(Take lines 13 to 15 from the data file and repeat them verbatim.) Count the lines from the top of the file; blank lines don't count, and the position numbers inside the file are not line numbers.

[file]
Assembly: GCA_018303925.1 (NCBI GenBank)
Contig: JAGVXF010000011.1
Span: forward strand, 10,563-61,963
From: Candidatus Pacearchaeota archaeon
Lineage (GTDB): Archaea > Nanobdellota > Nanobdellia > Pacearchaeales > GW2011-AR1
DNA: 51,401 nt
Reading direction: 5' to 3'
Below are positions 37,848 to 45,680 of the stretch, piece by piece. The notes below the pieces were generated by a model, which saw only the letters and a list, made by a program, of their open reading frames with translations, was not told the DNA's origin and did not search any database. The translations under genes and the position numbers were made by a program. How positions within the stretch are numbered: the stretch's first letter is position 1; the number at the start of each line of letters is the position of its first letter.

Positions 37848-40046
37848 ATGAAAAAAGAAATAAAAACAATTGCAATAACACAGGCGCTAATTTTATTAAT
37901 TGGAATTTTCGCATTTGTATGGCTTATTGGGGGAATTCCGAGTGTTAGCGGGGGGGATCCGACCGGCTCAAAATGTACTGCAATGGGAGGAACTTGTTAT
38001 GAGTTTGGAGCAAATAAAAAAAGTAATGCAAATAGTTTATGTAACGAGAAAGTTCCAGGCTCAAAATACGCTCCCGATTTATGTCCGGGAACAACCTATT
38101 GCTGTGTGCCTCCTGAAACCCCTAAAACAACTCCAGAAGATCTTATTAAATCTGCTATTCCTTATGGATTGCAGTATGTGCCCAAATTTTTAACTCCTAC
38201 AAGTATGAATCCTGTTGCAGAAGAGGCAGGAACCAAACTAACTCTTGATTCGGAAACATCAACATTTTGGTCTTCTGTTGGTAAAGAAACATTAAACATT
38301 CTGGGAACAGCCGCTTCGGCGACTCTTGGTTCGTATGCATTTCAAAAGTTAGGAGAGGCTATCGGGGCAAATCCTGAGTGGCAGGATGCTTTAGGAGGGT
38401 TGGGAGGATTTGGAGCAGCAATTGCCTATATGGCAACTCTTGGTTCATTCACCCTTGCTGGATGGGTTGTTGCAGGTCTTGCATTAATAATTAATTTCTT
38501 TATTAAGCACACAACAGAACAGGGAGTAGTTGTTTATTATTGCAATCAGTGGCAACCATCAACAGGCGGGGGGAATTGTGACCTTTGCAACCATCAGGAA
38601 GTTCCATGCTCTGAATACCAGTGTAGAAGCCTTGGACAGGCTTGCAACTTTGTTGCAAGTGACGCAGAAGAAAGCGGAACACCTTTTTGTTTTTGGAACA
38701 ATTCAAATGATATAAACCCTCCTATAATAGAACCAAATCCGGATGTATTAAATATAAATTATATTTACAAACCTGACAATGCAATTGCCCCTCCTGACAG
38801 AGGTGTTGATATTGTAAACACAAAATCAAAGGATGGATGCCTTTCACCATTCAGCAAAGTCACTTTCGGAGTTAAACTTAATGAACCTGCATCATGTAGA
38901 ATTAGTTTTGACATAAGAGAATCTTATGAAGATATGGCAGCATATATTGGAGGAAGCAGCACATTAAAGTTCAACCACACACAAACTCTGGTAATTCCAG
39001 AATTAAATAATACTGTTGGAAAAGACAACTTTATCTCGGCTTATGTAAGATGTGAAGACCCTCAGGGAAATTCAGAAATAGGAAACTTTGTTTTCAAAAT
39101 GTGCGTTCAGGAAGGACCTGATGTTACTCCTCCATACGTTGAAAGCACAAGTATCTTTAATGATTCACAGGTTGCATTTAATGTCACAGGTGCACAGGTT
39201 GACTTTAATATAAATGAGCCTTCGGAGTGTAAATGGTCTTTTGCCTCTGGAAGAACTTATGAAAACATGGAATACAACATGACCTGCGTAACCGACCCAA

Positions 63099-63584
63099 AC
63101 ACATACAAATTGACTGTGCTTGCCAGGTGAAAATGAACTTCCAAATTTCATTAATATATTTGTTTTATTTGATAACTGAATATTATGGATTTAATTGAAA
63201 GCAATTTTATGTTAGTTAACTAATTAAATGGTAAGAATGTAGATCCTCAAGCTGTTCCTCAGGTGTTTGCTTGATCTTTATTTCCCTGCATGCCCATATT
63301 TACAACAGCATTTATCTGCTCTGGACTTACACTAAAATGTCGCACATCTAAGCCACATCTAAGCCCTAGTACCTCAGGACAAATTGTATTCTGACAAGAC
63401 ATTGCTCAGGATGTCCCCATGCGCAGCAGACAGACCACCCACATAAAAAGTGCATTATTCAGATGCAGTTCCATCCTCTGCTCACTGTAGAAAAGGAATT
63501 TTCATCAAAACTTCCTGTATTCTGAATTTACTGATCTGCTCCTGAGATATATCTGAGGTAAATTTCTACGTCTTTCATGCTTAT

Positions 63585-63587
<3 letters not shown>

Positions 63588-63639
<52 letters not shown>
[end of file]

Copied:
38101 GCTGTGTGCCTCCTGAAACCCCTAAAACAACTCCAGAAGATCTTATTAAATCTGCTATTCCTTATGGATTGCAGTATGTGCCCAAATTTTTAACTCCTAC
38201 AAGTATGAATCCTGTTGCAGAAGAGGCAGGAACCAAACTAACTCTTGATTCGGAAACATCAACATTTTGGTCTTCTGTTGGTAAAGAAACATTAAACATT
38301 CTGGGAACAGCCGCTTCGGCGACTCTTGGTTCGTATGCATTTCAAAAGTTAGGAGAGGCTATCGGGGCAAATCCTGAGTGGCAGGATGCTTTAGGAGGGT